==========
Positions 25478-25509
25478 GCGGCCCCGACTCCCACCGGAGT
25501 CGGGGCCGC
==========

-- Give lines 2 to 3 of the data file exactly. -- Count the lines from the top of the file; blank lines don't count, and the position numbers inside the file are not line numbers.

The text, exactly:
25478 GCGGCCCCGACTCCCACCGGAGT
25501 CGGGGCCGC